Measure twice, cut once – That is an adage that is familiar to many IT professionals that are responsible for deploying software that affects network infrastructure and user policies. Thorough testing of an application prior to deployment can be a crucial factor in the overall success of a project. In some cases license restrictions can limit the ability to test an application completely, but that’s not a problem with PaperCut. Our license is designed to allow you to test every aspect of our print control software prior to implementation.
Anyone wishing to conduct performance, functionality or “what if” testing can download the latest version from the PaperCut download page. This is the same version of PaperCut that is used by over 30,000 sites worldwide when they upgrade to the current version. At the end of the 40 day trial period you will be prompted for a license key when you open the PaperCut Admin Console. The printing managed by PaperCut will continue to work just as it did during the trial period, however many of the PaperCut administrative and print reporting capabilities will be disabled until a valid license key is entered.
The trial version is primarily used by prospective customers to evaluate PaperCut, but some sites go into production during the trial. I know this because one of the questions that I am asked most frequently is if the configuration and print log data from the trial will be retained in the permanent version. I love hearing that sigh of relief when I tell someone that it only takes about 10 seconds to register the license and they will be off and running with everything intact! Some folks wait until after the trial license has expired before they contact us. No problem, PaperCut keeps tracking after the 40 day license has expired and all of the information will be current when the license key is entered.
Sites that have purchased PaperCut do not need to buy an additional license for testing. A test server can be set up with either the trial license or the purchased license. Uses include testing with different operating systems, new versions of PaperCut and new network configurations. In addition, the purchased license can be installed on multiple servers during a server migration. This eliminates the need to uninstall or decommission the previous PaperCut installation before activating the new server.
If you need additional time to test or evaluate PaperCut, or if you have a situation that requires additional flexibility in order to be fully tested in your environment, please contact support and we will issue you an extension license that will allow you to complete your testing.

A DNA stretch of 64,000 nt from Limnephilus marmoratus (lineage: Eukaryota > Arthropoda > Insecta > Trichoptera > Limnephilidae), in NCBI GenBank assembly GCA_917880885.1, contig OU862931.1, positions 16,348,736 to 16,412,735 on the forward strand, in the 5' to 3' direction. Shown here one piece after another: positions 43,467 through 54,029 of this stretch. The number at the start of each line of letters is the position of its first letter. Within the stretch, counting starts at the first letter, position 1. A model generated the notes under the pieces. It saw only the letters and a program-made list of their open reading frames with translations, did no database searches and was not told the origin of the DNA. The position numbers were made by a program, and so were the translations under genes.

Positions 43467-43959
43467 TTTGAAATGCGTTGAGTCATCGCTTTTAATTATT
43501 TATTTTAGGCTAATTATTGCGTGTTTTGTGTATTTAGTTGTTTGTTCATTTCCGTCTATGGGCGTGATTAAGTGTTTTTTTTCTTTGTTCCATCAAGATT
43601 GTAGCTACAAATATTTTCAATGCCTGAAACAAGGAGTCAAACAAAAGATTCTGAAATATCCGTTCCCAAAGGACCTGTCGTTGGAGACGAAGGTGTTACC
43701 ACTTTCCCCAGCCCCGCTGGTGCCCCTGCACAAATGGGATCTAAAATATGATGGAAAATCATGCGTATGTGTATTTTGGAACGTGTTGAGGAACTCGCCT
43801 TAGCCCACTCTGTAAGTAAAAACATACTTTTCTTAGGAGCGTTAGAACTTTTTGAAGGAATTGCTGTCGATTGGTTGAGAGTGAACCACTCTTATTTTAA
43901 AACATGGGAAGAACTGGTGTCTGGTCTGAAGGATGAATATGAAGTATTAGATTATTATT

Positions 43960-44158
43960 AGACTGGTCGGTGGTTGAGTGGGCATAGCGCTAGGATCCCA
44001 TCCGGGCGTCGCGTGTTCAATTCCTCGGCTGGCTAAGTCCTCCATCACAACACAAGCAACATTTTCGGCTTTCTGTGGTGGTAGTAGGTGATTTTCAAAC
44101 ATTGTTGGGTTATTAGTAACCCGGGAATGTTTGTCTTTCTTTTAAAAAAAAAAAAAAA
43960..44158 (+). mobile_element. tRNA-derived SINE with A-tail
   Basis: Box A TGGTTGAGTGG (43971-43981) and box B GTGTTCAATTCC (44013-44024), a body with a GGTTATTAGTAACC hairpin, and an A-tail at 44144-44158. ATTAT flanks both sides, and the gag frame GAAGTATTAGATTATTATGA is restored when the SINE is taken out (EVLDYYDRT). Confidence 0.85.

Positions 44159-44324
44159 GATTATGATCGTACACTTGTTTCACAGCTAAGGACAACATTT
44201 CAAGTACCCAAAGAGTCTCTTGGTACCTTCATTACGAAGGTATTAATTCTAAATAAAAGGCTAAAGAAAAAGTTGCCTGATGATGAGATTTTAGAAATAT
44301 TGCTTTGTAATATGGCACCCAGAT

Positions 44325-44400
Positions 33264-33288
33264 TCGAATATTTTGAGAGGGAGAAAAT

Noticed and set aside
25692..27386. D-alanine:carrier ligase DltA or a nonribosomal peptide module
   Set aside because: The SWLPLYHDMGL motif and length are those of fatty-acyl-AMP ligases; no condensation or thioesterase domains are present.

Image “Measuring Up” by lowjumpingfrog / CC BY
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Is SSL a rusty lock?
Ah … my tax time again! What a complicated mess that is! “Enjoyment” only matched by one thing: Managing web server SSL certificates and dealing with the corresponding certificate authorities!
As PaperCut system administrators like Geoff from Colorado, John from Illinois or Robert from Iowa have recently found, managing SSL certificates can end up making doing your taxes look fun. This is in no small part due to the bureaucratic nature of the so-called X.509 and PKCS standards, which are as onerous as their names make them sound! Further more, it’s exacerbated by the shenanigans of “certificate authorities” – those self-proclaimed guardians of Internet security that have somehow conspired with Microsoft and Mozilla to create a protection racket that charges each web master hundreds of dollars* for their web site to come up “green”… for a year only… then rinse, and repeat.
Not befitting its central role in The Grand Scheme of All Things Internet, the list of 20 or so certificate authorities dividing this booty remain sheepishly hidden in the deeper folds of Windows under
Control Panel -> Internet Properties -> Content -> Certificates -> Trusted Root Certification Authorities.
System administrators wanting to provide validated HTTPS access to PaperCut’s end-user web pages (where users can perform various print management tasks) will have to create an SSL key for their domain. This key must be signed by one of these authorities.
The instructions in PaperCut’s manual on how to import SSL certificates trying to be as general as possible to accommodate all certificate authorities. However that doesn’t prevent some of them from making system administrators’ lives extra difficult by inflicting distractions such as:
Expired/changed root certificates: A certificate authority’s root certificate is normally created once and maintained for ‘life’ – where ‘life’ means ‘decades’ – certainly a long time on the Internet. This justifies the arduous process of distributing it to all operating systems, browsers, mobile devices etc. in the first place and ensures its integrity through broad public availability. Some authorities have nonetheless taken to signing customers’ keys with new root certificates long before the old established ones had expired.